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International (MNN) — Deaf communities use more than 400 sign languages, but not a single one has a full Bible. Only a few dozen have any Scripture at all. Furthermore, ministries estimate that less than one-percent of the world’s 70 million Deaf people know Christ.

With such great need and so few Deaf Christians, who will do the work of sign language Bible translation?

Deaf Bible Society’s Mike Brabo says DBS works with Deaf believers worldwide to answer this question. “We make contact with Deaf Christians in a specific country to determine their interest, their vision [and] passion, and how we can come alongside them in the task of reaching their country with the Gospel,” he says, explaining how the process begins.


“As these conversations and the relationships develop, we then begin discussing establishing a sign language Bible translation in their native language.”

Learn more about Deaf Bible Society here.

Why can’t Deaf just read the Bible?

Spiritual transformation is nearly impossible without God’s Word in a language the Deaf can understand. Reading a traditional print Bible can be difficult because it’s a written version of a spoken language.

Sign language Scripture is available for free via the Deaf Bible app.
(Graphic courtesy of Deaf Bible Society)

English, for example, is both a spoken and written language. Many U.S. Deaf can read an English print Bible. However, that print Bible doesn’t provide the same “heart level” connection and understanding as Scripture in American Sign Language.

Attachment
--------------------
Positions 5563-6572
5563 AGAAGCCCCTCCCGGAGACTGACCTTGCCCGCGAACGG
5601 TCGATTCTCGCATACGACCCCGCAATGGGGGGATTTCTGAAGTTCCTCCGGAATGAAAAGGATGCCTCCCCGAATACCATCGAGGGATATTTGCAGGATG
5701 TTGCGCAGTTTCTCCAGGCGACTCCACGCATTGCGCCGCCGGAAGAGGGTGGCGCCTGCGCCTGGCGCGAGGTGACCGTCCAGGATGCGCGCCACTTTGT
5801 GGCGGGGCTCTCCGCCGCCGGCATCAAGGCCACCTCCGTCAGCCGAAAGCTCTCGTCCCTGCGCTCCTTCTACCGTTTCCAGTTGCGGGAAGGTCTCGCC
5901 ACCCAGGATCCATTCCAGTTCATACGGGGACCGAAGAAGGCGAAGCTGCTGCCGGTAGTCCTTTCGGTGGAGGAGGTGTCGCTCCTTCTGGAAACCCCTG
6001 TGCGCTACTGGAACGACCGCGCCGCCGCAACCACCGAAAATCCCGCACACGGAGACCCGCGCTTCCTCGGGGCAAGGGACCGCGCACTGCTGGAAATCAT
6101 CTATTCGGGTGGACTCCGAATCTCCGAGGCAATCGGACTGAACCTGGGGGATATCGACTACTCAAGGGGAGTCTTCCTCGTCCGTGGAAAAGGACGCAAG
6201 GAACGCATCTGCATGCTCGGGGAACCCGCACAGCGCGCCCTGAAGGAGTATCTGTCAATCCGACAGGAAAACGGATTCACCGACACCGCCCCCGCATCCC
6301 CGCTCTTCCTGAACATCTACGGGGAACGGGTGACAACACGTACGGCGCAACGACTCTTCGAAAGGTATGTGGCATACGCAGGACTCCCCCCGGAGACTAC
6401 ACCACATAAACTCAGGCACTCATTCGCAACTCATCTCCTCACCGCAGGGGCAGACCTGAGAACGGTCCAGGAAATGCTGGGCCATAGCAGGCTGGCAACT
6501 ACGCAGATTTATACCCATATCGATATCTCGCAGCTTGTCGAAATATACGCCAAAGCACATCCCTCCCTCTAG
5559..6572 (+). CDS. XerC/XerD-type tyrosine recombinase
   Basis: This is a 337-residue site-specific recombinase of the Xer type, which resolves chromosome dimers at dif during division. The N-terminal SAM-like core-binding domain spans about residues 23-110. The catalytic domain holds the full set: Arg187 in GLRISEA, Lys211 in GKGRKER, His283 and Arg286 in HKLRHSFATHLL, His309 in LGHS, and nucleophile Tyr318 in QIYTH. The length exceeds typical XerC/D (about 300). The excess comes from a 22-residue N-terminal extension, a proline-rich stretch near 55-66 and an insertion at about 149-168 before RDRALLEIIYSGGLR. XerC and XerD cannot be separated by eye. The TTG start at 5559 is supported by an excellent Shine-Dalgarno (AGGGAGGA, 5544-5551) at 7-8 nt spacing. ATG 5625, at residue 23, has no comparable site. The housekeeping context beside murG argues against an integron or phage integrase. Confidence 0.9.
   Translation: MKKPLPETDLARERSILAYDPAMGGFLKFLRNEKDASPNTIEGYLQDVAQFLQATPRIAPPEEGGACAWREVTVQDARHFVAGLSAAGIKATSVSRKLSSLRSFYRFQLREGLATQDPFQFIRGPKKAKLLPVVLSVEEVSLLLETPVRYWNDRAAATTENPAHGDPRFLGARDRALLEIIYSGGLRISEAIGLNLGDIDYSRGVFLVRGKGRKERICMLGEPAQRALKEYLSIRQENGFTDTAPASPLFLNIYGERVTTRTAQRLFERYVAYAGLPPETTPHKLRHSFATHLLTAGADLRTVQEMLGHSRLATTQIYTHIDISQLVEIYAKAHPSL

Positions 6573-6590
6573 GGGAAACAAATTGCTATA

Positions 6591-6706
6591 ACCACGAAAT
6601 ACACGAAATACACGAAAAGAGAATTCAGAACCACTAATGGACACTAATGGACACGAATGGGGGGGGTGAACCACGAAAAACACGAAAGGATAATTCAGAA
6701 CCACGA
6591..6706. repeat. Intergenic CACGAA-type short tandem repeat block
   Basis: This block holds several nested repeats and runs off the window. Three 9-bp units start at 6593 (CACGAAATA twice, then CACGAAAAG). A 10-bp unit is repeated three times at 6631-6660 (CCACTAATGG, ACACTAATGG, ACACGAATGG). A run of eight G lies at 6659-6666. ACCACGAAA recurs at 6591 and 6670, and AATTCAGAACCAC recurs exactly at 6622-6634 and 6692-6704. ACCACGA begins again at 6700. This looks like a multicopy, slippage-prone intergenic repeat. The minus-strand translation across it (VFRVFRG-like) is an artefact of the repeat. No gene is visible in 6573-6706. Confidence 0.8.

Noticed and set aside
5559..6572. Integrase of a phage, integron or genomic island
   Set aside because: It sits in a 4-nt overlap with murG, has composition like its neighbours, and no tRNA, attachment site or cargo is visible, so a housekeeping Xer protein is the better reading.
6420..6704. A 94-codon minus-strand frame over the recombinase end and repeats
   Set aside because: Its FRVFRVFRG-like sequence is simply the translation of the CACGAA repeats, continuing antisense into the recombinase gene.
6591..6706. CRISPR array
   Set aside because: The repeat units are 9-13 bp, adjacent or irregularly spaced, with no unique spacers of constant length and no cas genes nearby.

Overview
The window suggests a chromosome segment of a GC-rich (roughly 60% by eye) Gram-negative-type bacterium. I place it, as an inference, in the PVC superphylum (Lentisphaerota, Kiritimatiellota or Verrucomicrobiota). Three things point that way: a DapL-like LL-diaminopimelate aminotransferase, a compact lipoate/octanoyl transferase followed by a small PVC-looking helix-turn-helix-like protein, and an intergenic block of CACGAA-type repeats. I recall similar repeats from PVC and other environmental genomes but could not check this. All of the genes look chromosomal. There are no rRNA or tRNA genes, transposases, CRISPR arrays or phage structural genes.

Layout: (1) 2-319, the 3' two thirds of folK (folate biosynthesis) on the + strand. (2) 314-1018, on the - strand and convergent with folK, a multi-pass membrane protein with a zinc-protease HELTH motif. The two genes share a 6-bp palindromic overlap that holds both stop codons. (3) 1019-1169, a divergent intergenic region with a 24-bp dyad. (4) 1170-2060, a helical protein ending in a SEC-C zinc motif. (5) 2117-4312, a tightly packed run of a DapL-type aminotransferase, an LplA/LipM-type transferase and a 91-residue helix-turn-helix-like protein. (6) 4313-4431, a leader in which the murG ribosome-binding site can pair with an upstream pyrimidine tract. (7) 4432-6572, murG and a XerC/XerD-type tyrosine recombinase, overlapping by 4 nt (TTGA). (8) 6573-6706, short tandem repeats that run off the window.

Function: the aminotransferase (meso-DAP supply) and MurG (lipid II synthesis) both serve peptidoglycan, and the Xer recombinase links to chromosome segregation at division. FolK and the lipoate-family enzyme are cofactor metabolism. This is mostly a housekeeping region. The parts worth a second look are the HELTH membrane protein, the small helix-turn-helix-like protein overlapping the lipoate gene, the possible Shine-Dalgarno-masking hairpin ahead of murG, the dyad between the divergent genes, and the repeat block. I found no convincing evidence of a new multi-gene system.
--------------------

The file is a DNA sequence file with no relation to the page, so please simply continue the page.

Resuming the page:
Signed languages are the first – or, “heart” – languages of Deaf communities worldwide. To get God’s Word into more sign languages, Deaf Bible Society helps Deaf believers form Bible translation teams.

“We encourage them to choose team members… who are actually maturing in their Christian faith,” Brabo says. “Ideally, [they will be] persons who have grown up all their lives in the Deaf community and are fluent in the local sign language. Having a teachable attitude is also crucial.”

Once Deaf believers hand-pick team members and a team leader, “we come alongside and provide training and equipping for specific roles that are needed on the translation team,” Brabo explains.

“We also make contact with different organizations and individuals to provide the funding for that team, and encourage the local churches to help fund at the level that they’re able to.”

I’m not Deaf… what can I do in Deaf ministry?

Even if you’re not Deaf, there’s a place for you in Deaf ministry. As a hearing person with skills in several sign languages and significant ministry experience, Brabo works in tandem with Deaf translators. However, his position is not one of superiority.

“My role is that of a servant,” Brabo explains. “My role is to come alongside, to pray for, to encourage” Deaf translation teams and leaders.

(Graphic courtesy of Deaf Bible Society)

He encourages the same “servant heart” attitude for anyone looking to support sign language Bible translation. Visit Deaf Bible Society’s website for ways to help, and – most importantly – pray for Deaf believers around the world.

“Ask God to bless them, to equip them, that they may go translate the word of God and see their Deaf community transformed by the Gospel.”

 

 

Header image courtesy of Deaf Bible Society.

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